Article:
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1) How do I respond to FDA Form 483?
What is the significance of FDA Form-483?
Response to the FDA 483
Who Checks the Checker?
2) How do I respond to a warning letter?
3) How do I respond to a license suspension?
4) How do I perform a 510(k) submission?
Response to the FDA 483
by Mary Ann Tourault
When an Investigator issues an FDA-483 at the conclusion of a Food and Drug Administration (FDA) inspection, it is always wise to send a written response to the items listed on the 483. There is no rule or law that requires a formal written response to the 483. However, since most firms do send a written response to FDA, it has become an expectation.

The written observations constitute the inspection's determination of statutory violations. If they are not rebutted in writing, these observations provide a one sided and biased administrative record about your establishment's actual compliance and philosophy for attaining and maintaining compliance.

The items on the 483 represent the views of the investigator, and it is very important for an establishment to examine the findings. The written response is a statement to FDA that management will correct any problems noted during the inspection. After determining what corrective and preventive action is indicated, the response outlining your actions should be sent to the local District Director.

A number of articles have been written that address the essentials of how to write the response. The single most important way to respond to the 483 is to provide accurate information and to be clear and concise. FDA wants a description of how a deficiency will be corrected - not a historical narrative. Many responses give needless detail and this does not help your establishment or the FDA. Stay on point, and be precise with the language used.

Do not wait until every detail of the corrective action has been decided or performed. Send a plan of corrective and preventive action to FDA as soon as is feasible. An establishment is not locked into a plan of corrective action, as there are times the first ideas simply do not work to prevent recurrence. When this happens, send in the current plan of corrective action to the FDA.

Examine the observation and determine the significance. If the FDA found a serious problem, it is important to correct the problem immediately. The immediate correction may not be what is needed for a permanent solution.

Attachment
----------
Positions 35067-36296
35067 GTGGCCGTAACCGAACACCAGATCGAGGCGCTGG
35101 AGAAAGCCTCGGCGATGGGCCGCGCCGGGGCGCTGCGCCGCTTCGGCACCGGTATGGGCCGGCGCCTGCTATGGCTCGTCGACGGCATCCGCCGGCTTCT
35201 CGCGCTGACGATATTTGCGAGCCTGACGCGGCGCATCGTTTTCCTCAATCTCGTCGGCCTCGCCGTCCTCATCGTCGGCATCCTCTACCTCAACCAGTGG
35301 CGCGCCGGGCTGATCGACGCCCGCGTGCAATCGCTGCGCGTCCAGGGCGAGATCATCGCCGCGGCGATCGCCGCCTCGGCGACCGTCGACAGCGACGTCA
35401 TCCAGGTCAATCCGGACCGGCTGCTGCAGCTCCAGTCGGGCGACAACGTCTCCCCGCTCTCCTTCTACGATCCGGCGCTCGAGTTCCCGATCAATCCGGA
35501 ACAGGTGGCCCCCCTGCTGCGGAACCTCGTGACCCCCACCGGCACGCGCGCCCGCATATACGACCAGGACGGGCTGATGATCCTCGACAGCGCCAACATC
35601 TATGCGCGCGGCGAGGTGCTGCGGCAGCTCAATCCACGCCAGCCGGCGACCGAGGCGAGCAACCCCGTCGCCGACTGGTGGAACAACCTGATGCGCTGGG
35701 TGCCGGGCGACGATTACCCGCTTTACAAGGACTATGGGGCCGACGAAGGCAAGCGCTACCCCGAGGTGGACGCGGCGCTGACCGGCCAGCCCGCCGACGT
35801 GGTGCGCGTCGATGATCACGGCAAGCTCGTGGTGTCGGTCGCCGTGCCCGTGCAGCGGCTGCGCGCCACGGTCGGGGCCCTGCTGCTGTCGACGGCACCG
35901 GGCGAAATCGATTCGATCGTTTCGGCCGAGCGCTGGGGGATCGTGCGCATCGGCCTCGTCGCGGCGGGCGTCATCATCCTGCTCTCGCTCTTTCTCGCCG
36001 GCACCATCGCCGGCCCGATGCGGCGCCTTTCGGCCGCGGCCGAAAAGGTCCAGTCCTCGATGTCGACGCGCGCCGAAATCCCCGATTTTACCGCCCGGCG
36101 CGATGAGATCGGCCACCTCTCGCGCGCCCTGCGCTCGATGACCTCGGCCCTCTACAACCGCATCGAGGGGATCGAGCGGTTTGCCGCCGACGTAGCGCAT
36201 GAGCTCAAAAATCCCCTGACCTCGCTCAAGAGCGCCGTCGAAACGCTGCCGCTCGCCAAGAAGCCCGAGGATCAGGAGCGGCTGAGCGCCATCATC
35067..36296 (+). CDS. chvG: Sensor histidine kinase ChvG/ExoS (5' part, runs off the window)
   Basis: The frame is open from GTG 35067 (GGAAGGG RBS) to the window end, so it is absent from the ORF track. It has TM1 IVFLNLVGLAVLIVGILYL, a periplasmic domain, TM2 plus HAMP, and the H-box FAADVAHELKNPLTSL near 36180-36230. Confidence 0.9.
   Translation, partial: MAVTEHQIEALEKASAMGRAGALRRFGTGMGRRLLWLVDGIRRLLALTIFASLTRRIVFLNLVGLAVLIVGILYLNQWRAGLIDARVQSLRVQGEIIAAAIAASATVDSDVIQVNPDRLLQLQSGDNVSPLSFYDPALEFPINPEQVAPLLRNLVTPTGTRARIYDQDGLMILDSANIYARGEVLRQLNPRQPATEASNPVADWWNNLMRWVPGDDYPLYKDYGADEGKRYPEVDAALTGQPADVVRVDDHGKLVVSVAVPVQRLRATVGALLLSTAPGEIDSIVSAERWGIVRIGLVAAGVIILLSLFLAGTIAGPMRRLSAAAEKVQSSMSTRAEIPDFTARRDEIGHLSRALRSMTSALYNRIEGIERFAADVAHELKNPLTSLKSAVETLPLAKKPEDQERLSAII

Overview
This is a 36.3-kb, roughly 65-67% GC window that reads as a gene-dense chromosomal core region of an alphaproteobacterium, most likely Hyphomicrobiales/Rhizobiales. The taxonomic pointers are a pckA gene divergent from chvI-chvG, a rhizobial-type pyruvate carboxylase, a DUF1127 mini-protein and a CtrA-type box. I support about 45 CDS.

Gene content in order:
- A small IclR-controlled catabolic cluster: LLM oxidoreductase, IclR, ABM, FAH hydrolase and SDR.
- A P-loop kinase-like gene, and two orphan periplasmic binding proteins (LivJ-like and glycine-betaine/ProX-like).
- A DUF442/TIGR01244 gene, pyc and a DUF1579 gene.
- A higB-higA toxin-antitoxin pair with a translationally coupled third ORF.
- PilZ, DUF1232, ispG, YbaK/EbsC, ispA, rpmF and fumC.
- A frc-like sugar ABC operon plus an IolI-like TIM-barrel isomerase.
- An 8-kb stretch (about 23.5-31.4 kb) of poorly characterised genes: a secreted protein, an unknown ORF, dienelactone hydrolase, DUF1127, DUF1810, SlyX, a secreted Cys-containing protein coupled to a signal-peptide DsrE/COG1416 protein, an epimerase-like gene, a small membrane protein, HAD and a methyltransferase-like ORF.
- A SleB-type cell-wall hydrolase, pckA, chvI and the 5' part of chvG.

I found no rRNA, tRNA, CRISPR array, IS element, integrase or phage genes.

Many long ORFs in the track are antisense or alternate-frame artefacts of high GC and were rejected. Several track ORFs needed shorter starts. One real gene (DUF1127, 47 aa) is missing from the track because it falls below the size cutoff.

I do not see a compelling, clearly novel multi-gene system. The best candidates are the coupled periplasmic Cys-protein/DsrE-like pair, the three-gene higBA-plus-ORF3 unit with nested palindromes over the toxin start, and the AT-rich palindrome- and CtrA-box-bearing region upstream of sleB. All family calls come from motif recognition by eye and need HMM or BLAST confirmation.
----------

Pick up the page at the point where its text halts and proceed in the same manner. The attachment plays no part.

It is very important to frame your response with how errors were observed and include how many times you perform this task. If an error was found 1 of 500 times the task was performed, this is important to note. In some instances the investigator does not review enough records to gather a true sense of the overall numbers. It then becomes important for the firm to gather the information and put it in the response to the observation. The important point to determine is, was the event a routine occurrence or was it an isolated incident?

In the first paragraph of the response letter, provide a statement that your establishment understands the need to comply with FDA regulations. If your intent is to follow the law and create a good working relationship with FDA, it is vital that the promised corrective and preventive action is performed in a timely manner. It is difficult to set an exact reference for what may be considered timely. Sooner, within reason, is always better when setting a time frame.

A previous 1992 article in CITINGS®M. written by legal counsel, E.M. Miller, Jr., Attorney at Law, provided five "Golden Rules" for responses to FDA 483s:

  1. Avoid use of language that implies an admission of fault.
  2. Use your response to make a positive statement, rather than reacting to the observation.
  3. Respond only to the particular matter cited.
  4. Do not include irrelevant or gratuitous information in your response.
  5. When you're right say so!
The last Golden Rule is a most difficult matter. How should you tell FDA the observation is not correct? Before one disputes a 483 observation, be certain of the facts and the law.

This article first appeared in the April 2002 issue of CITINGS®, a publication designed specifically for the blood and biological source organizations. CITINGS INFORMATION EXCHANGE® is a not-for-profit membership network facilitating the anonymous exchange of inspection experiences for over a decade. For additional information about the program, visit our website at rrix.com, or call 804/741.9229. An information packet can be requested through e-mail at rri@richmond.infi.net.

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  Who Checks the Checker
by Mary Ann Tourault

At the conclusion of an FDA inspection, many times the Investigator issues a FDA-483 to list the observations noted during the inspection. There is no guarantee that an item listed is a true deficiency from regulations or a deviation in Current Good Manufacturing Practices (cGMPs). The observations noted are one person's opinion, which should be based on documented evidence.





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